In the evening time, after some more walking around, unsuccessful in finding any hang-out without the million-dollar feel to it, we asked some people around a bus stop and soon found out that the places to go for night life are Lang Kwai Fong and (wait for it!) Soho, a stop or two West of Central subway station.

Lively place! In a sense it’s like a Little London: darned expensive, lots of Brits, indians and other nationalities, pubs with British, “British” and other European beers, happy hours variably between 5 and 10PM, ham and eggs on the menu for breakfast… and English is spoken by everyone (a bit of a relief after mainland China). Even the infrastructure mirrors that of the UK: driving on the left, similar road markings, signs everywhere telling you please to do this and not to do that, smoking ban in public places… Of course the Chinese influence is very obvious as well and there’s some really good street food available that’ll terrorize your taste buds with flames of chilli delight! Also managed to watch the Argentina – New Zealand rugby world cup match whilst enjoying a well deserved pint of Guinnes.

English spelling and translations are, as in mainland China and other Asian destinations, always a good source of laughs.

(Oh and for the record, if you will permit me to humbly state: the girls in HK have even nicer legs than their sisters up on mainland!)

Lantau island, just a 40 minute ferry ride from HK island is definitely worth a visit! Short hop away from the big city on HK and you’re drinking ice cold Tiger beer on the sea-front, watching fishermen dangle their lines into the water for bounty. A real calm, fishing-villagey feeling over here and lots of lush green island around you. Here we also visited the Big Buddha statue at Ngong Ping, really marvellous, then spent the evening drinking cold can-beer on the harbour wall of the tiny and old fishing village of Tai O. If I had to live in Hong Kong I think I would want to be on this island for sure.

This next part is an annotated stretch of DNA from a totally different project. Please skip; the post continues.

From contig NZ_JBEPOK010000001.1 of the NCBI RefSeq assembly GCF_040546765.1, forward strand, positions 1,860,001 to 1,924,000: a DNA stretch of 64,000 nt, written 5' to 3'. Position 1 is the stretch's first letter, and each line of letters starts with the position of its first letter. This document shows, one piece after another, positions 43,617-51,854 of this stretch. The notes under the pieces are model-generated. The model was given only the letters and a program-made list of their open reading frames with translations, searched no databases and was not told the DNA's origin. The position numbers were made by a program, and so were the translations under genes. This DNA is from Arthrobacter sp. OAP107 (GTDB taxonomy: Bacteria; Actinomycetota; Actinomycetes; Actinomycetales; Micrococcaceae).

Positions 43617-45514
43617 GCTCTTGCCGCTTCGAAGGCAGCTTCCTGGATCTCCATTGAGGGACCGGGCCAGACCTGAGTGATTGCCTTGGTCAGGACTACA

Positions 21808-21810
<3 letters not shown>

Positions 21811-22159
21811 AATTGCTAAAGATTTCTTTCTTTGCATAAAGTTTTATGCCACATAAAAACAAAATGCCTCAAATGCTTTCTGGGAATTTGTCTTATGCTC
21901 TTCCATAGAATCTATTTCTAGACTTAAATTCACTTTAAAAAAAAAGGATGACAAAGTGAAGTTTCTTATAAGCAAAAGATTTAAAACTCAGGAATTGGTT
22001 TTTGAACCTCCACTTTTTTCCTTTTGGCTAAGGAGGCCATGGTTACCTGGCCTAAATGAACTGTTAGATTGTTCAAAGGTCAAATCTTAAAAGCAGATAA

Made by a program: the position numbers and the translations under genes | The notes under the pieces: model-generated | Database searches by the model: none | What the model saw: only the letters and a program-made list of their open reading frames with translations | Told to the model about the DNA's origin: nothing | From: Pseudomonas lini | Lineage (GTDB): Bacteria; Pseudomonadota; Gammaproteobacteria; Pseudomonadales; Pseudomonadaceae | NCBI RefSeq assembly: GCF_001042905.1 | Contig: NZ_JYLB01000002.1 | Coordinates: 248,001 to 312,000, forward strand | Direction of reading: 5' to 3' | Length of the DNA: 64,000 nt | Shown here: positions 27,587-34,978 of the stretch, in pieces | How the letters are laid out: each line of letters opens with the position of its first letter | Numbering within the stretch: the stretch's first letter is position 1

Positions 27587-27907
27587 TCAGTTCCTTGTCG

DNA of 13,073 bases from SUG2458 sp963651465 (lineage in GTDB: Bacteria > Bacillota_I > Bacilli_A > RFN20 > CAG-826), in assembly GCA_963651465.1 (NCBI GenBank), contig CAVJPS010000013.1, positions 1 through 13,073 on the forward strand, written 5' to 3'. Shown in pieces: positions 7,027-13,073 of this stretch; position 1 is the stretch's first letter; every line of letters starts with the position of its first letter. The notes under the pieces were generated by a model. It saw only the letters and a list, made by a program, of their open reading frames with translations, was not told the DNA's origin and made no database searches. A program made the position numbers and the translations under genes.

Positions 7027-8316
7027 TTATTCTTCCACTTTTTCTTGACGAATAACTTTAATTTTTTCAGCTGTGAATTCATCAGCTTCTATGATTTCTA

Incidentally, Lantau is also where we planted our second tree – see post “Planting Around the World – Mission 2 (HONG KONG, CHINA)” for story and more photos of the island.

Another hit experience was on our very last day, as we found a way to spend our afternoon before having to head off to the airport: it so happened that the Hong Kong Expo was going on, so we snapped up a couple tickets and spent a few hours browsing halls full of all sorts of interesting electronic appliances and products seeking inspiration and contacts for perhaps a business idea. This expo is great and it was just too bad we weren’t aware it was running til the last day – on the other hand maybe a blessing because we may have spent our entire visit there.

In conclusion: HK definitely worth a visit!

My advice for travelling there:
– Save up a lot of money first!
– Don’t be afraid of ChungKing Mansions. Despite many dubious reviews in many online reports, we found it safe and unproblematic. The room we had there (we stayed in ChungKing House Hotel) was small but clean and comfi and the staff was very helpful.
– Eat street food. Look for a place where you see all lots of locals eating and where the cook is exploding the kitchen with flame and steam.
– Make sure you’re ready to drink by happy hour or you’ll be sorry!
– Don’t miss Lantau Island